Solar and batteries - 2011 Chev Crew hd 2016 Arctic Fox 5th Wheel

Solar and batteries - 2011 Chev Crew hd 2016 Arctic Fox 5th Wheel

by Thomas
(Calgary Alberta Canada)

Solar and batteries - We have a 2011 Chev Crew hd 2016 Arctic Fox 5th Wheel, new at this full time rving.

Have 4x6v Trojan 105s and 3x 140 solar panels seems to work ok with my 4k invertor, runs everything including my ac but not for more than 3 days then have to get the gen set out.

Would like to go total solar and battery power. Was wondering about 8 batteries and more solar. Running out of room on the roof.
any answers email me at digger124 at

Thanks not enough sun lol

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Apr 29, 2016
Solar Needs
by: Wil

I tried to email you at the addy provided but no joy:

digger124 at

Technical details of permanent failure:
Google tried to deliver your message, but it was rejected by the server for the recipient domain by [].

The error that the other server returned was:
550 Requested action not taken: mailbox unavailable

Therefore, in all it's longwinded glory, here is my message to you:

I read your question over on Full Time RVing Blog. In my personal opinion, either you are profligate to the extreme in your use of power, or you are using your furnace excessively, resulting in too much battery draw, or your charge controller is not set properly, or some fundamental wire sizing errors have been made. I'll discuss all three, in reverse.

3 solar panels of 420 watts should be sufficient to recharge 4-6v golf cart batteries in series to deliver 12 volts nominal to your inverter. Unless you are using humungous g.c. batteries. Or, your charge controller isn't set to a high enough voltage to provide a full charge. That's the most likely cause in my estimation. Then again, the installer may have only provided 10 AWG wire for the down leads from your panels, instead of the 4 - 6 AWG that 420 watts at full charge needs - ie. a wire capacity problem. Then there are the leads from the charge controller to the batteries - a notorious bottleneck for delivery of charging power. If the inverter is indeed a 4KW unit, the leads between battery posts and inverter must be massive in order to deliver all 4000 watts without undue loss of voltage. All of this should be checked by a competent, experienced tech.

It gets bloody cold in Calgary, although it is often a dry cold. Here in Maine, in Montreal and in Alaska (all places I have lived in inside of RVs in winter) it gets bloody cold, too, often more damp than the plains of Alberta. Regardless, lets both agree we both know cold. And if one is over-wintering in an RV, that means running a furnace or two full-time or suffer the extreme condensation of using an unvented heater. That's particularly true from mid-December through late March. But, bracketed either side of that period are long stretches where you/we can get by with a catalytic LP heater for about 1/3 the cost in gas and no electrical draws. If you already do that, forgive me the assumption that you didn't. If you don't, why not? Conservation is the name of the game. Using computers, TV's, Satellite receivers, etc. while running on batteries all night long is going to make it hard to recover during the 5 hours of sunlight worth counting on a flat solar panel in January. Do most of your consumption during the height of solar recharging when the panels are outputting 100% of capacity, conserving computer use during off hours and keeping TV consumption down to evenings helps a great deal. Using a drip coffee maker with LP stove heated water, rather than an electric one, is the more efficient choice. But I suspect none of that applies to someone already using a 4KW inverter.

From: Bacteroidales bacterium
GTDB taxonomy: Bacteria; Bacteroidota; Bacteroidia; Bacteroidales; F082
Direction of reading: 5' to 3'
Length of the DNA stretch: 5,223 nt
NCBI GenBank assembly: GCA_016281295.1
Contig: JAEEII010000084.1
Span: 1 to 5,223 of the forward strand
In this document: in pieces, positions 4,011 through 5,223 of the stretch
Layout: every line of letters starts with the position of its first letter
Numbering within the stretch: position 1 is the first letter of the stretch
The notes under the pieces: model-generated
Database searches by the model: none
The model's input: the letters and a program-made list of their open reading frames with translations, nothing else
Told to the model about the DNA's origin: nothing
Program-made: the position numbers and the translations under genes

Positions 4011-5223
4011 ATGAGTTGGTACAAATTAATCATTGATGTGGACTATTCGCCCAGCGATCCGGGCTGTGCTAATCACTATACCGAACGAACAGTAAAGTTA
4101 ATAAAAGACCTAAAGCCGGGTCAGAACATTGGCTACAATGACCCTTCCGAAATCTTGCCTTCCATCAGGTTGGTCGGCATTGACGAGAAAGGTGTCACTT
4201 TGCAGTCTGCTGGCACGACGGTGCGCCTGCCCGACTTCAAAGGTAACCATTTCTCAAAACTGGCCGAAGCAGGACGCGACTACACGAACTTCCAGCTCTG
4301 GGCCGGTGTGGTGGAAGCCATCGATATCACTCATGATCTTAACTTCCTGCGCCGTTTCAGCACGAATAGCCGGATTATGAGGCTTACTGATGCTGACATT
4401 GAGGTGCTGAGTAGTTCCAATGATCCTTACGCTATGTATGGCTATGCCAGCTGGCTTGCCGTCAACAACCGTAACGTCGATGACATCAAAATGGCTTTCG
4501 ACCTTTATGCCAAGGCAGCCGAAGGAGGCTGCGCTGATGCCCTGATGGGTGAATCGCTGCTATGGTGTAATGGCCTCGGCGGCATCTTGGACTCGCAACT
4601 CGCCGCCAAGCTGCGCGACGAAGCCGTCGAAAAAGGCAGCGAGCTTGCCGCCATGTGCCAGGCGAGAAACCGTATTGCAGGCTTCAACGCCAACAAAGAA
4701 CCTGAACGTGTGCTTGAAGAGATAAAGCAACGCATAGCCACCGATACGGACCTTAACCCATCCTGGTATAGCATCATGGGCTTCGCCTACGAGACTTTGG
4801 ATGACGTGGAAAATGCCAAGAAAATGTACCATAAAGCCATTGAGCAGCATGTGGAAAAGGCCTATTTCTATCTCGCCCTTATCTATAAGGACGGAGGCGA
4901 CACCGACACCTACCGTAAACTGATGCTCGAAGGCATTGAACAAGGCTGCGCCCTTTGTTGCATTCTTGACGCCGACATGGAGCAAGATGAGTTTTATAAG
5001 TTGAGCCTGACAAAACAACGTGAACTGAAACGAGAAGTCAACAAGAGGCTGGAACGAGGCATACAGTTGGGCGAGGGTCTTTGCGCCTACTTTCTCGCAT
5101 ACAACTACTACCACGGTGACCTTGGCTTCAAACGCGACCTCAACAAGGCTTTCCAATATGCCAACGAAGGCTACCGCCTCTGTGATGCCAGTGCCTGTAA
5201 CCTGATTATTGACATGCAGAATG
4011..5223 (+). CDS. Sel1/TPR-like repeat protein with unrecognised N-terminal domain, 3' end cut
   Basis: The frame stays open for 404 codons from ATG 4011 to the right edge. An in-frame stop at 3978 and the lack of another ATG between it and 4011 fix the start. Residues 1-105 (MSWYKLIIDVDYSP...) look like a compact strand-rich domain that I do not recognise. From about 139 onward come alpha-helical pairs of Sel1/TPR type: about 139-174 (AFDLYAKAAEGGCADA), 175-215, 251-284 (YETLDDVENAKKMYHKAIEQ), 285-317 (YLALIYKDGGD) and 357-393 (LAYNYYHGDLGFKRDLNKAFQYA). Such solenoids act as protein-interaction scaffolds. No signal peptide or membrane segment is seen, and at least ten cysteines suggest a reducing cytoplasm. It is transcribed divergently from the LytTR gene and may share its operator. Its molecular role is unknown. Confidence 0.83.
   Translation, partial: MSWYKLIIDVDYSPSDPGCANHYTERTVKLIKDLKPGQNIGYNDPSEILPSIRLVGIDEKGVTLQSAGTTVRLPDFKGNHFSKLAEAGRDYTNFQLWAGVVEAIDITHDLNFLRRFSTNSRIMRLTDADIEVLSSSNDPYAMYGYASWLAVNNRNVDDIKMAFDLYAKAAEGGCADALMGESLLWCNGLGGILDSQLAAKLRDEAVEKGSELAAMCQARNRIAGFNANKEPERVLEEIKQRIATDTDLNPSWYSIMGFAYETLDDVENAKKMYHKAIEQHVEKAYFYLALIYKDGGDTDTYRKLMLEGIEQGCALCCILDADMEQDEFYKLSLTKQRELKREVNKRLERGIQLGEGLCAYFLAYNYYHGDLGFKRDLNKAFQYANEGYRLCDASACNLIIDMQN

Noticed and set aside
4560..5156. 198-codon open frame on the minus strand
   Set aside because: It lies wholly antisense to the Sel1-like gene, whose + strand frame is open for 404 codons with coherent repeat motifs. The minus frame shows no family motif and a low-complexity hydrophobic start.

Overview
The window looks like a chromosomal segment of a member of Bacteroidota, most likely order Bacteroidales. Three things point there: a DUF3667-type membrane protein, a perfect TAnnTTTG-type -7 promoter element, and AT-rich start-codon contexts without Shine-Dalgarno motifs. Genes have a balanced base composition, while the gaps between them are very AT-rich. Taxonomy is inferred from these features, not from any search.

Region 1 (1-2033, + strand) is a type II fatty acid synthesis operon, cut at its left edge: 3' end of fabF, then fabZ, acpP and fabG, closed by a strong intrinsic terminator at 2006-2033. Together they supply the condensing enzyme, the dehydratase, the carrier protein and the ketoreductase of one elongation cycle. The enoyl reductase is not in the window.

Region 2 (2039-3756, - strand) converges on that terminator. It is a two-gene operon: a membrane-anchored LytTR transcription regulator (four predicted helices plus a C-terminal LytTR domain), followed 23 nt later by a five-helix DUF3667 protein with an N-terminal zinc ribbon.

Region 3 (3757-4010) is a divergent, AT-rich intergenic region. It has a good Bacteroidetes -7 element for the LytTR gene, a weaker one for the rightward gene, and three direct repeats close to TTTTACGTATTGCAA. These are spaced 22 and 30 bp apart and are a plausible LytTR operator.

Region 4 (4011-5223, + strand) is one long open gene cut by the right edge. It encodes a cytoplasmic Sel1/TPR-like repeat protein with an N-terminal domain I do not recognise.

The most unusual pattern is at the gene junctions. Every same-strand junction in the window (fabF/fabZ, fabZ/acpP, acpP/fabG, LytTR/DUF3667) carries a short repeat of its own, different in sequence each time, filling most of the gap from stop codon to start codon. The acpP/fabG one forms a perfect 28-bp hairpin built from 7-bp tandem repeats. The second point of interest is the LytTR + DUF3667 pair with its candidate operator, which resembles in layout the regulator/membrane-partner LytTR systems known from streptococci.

So, add more panels as budget and time allows, upgrade the charge controller to higher capacity, consider going the route of 48 volt panels stepped down through an MPPT charge controller, which will allow more useable amps to be generated and stored in your batteries in the same space you are now using, add tilting mounts to maximize winter solar collection, install additional panels on the roof and hood of your truck (flex panels are good for the hood, provided temps are held down from underneath with full insulation under the hood) as well as on the roof of the trailer and on the cowling(s) of your AC units, consider going to Lithium Ferrite batteries as they are approaching the magic cost/benefit point for longevity and capacity/dollar spent.

Or, you can start conserving power use and avoid the additional costs associated with ongoing big consumption. It is NOT practical to do air conditioning with solar in an RV, but a 3000 watt generator and some gas cans can provide you all the coolth you need in Arizona or Manitoba in June, provided the generator can handle the heat (many, maybe most air cooled units can't). Or you learn to get by with fans, shade and cool libations. I'm not talking West Texas heat in Hell -- find a hookup during those conditions. And don't forget your home has wheels. Every gain of 1000' altitude will bring a drop of 5*C. When it gets hot, go for the mountains.

I hoped this helped clarify your thinking a little bit. If it didn't, don't worry. I'm just some schlub on the internet, so it doesn't really make no nevermind...

Best Regards,


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